It's all fun and games until someone gets hurt. We learn this as a kid, but we sometimes forget to be mindful of this simple but essential life lesson. When it comes to severe injury, the greatest risk factors are collision with a motor vehicle and excessive speed. If you limit your speed to a reasonable amount (15 mph) and take extra caution at intersections, you will greatly reduce your risk of a serious injury.
1. Watch your speed
How fast is too fast? It depends. If you're cruising on a smooth surface in dry conditions, 18-20 mph will not feel that fast for a confident rider. Add some gravel, water or any other debris that can make the surface slick and suddenly you'll feel that speed is excessive.
The point here is that you're not always going to know the surface conditions until its upon you and then it can be too late. Slowing down the ride and enjoying your surroundings can make the difference between a catastrophic accident vs. a pleasant ride.
We like to convince ourselves that we're always in control. The simple fact is that we're not and limiting speed and wearing a helmet can save your life!
2. Be aware of the terrain and conditions
It's easy to be extra cautious in rain or other apparently slick conditions. What can be more tricky is the minor road changes that can affect traction. This all comes down to experience and knowing what to look for:
- Wet spots or puddles
- Excessive sand or gravel
- The edge of sidewalks where there is a groove between the concrete sidewalk and the grass. Tires can get stuck in these grooves and trying to steer out or straighten out the bike can be extremely difficult at speed.
- Mildew - look for surfaces that receive consistent watering but are in the shade. A perfect example of this is a sidewalk with large tree canopy above.
In these situations, slow it down and be extra cautious when it comes to braking and turning.
3. Know your limits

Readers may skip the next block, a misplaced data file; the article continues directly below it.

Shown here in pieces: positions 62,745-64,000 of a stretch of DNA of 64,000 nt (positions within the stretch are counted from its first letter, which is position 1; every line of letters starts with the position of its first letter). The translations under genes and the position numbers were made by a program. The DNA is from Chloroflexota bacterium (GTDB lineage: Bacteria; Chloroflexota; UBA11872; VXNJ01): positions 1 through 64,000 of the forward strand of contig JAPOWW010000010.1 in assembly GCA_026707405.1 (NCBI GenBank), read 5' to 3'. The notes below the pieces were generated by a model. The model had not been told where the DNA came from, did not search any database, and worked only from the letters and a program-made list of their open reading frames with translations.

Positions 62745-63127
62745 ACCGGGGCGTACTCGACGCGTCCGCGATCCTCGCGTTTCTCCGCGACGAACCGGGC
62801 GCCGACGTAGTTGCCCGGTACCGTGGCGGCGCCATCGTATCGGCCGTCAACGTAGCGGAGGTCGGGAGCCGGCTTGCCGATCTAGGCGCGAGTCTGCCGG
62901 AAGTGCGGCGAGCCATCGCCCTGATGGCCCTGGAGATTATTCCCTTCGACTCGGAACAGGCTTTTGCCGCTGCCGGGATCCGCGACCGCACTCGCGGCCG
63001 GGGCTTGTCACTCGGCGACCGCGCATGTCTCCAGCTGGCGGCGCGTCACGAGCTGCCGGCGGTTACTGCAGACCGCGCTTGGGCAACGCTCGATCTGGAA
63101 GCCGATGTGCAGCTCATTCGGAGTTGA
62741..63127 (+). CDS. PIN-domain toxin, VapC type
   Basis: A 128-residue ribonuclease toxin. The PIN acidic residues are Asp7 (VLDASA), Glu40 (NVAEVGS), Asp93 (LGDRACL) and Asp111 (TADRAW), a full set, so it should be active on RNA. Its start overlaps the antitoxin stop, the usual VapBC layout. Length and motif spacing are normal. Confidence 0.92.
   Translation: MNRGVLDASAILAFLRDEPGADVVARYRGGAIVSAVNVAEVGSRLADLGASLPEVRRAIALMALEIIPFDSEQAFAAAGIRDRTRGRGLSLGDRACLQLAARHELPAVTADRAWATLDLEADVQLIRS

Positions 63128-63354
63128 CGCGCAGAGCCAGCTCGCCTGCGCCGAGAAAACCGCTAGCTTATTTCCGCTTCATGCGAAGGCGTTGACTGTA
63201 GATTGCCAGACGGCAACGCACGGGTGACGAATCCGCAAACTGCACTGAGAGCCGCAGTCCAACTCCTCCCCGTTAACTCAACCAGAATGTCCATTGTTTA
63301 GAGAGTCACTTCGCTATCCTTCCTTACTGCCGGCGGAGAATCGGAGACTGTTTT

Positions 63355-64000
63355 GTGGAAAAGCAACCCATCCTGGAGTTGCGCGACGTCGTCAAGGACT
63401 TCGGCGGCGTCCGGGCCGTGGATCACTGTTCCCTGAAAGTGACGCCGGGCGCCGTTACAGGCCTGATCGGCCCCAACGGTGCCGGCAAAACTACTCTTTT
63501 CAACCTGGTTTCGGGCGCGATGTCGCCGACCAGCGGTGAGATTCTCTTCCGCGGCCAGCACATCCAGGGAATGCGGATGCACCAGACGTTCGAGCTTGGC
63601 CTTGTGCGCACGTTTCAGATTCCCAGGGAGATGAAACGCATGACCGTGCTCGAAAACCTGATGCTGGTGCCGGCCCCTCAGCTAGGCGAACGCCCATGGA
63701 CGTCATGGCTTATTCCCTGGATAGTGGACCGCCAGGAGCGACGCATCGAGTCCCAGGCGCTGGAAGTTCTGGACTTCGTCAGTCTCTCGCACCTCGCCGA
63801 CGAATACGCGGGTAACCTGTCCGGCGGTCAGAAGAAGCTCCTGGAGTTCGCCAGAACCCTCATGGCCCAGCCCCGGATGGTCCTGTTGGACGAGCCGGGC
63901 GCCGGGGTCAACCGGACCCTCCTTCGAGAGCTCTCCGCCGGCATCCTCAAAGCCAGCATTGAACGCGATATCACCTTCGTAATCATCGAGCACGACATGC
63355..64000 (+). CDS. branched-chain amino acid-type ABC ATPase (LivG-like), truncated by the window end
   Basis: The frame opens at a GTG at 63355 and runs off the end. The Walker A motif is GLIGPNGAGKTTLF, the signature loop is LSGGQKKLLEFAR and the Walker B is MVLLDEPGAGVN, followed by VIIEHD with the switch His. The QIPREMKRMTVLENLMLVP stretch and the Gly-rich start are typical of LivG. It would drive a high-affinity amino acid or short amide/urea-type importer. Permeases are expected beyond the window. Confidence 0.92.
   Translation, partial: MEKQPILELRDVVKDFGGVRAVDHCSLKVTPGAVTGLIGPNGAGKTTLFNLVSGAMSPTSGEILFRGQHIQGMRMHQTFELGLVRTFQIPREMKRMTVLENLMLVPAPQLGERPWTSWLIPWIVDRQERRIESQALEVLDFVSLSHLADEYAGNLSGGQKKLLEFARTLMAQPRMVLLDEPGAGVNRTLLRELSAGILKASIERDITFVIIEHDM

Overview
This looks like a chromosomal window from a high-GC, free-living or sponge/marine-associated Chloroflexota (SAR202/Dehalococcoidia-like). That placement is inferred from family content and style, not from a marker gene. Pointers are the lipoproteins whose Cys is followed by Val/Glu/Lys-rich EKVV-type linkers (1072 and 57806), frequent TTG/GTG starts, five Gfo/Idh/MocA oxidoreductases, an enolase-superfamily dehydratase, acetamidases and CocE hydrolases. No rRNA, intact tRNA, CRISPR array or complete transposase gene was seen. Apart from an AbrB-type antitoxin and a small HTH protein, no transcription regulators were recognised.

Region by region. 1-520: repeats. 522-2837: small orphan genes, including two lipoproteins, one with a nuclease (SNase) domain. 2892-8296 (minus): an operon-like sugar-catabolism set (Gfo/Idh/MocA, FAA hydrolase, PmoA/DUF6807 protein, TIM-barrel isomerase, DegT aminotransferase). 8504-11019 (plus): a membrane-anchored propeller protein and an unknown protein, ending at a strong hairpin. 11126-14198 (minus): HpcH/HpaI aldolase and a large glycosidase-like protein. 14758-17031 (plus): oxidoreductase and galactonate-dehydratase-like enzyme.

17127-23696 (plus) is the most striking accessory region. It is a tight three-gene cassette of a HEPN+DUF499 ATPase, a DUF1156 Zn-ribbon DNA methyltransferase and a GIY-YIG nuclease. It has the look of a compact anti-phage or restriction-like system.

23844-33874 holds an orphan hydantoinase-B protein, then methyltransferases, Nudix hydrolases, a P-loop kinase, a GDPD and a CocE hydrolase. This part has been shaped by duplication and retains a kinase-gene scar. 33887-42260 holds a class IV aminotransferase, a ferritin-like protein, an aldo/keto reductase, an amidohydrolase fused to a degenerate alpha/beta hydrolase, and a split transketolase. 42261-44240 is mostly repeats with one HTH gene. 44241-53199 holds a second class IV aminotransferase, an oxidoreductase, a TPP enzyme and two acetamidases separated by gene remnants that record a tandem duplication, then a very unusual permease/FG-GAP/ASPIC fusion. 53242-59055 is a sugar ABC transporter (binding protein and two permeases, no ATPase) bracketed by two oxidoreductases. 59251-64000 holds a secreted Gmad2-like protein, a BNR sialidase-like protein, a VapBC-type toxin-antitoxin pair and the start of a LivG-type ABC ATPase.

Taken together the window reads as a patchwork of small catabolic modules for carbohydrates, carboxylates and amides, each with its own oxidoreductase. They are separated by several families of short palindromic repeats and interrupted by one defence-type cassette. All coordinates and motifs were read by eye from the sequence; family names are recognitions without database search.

No one really wants to accept that they aren't capable of doing something. It hurts our pride and it's tough to come to terms with diminishing capabilities. That being said, you need to know your limits when attempting to ride an e-bike. You should seriously consider the risks, to yourself and others, if you suffer from any of these conditions/issues:
- diminished physical strength
- balance issues
- reduced mental cognition
- poor eye sight
4. Double-check traffic and make eye contact with drivers at intersections
Let's be honest here. Many drivers aren't mindful of cyclists and are oblivious to their surroundings. Many seem to be in an extra hurry these days or using their phone behind the wheel, so it's not uncommon to see rolling stops at intersections or drivers encroaching into the crosswalk at red lights.
That means intersections are especially dangerous. Take your time and be sure to make eye contact with the surrounding drivers before proceeding.
5. Increase your visibility
Use your bikes lights (front and rear) and wear bright, visible clothing to ensure that drivers can easily see you. We understand that everyone doesn't own or want to wear Hi-Vis neon yellow clothing, but it can be something as simply as not wearing dark clothing (black, navy blue, etc) when riding at dusk and dawn.
6. Brake early to avoid hard braking or sudden stops
Regulating speed is essential but so is regulating braking pressure. It's not fun to fishtail on an e-bike (trust me on this one) and this can be avoided in most situations by controlling your braking. Start braking much earlier than you intend on stopping and use subtle braking pressure in wet, uneven or sandy conditions. That should do the trick!
7. Take your time with mounting and dismounting
E-bikes are generally heavy and the PAS (pedal assist) doesn't kick-in until the first rotation. This can make mounting and getting some momentum difficult for those that aren't super comfortable on a bike. Same with dismounting. The weight and speed can take some getting used to, so take your time and go easy. We recommend starting off at a lower seat height position so you feel firmly grounded and in command of the bike. Once you get more comfortable with the weight and balancing the bike, slowly move the seat position to the desired position.
8. Always wear a helmet
If you're reading this, then you might not be sold on the idea of always wearing a helmet. I get it. It's not fun. It's not comfortable. It's not cool. None of that stuff matters if you're in accident.
I didn't fully understand this until a loved-one had a near death experience from an accident. The idea of losing someone or dealing with the life changing consequences puts it all into perspective. Think of the people in your life that love you, the people that need and rely on you to be there for them. Wear a helmet for them!
"Helmet use was associated with a 93% decrease in risk of fatality, which, alternatively stated, means that non-helmeted riders were 14.3 times more likely to be involved in a fatal bicycle crash." - Epidemiology of bicycle injuries and risk factors for serious injury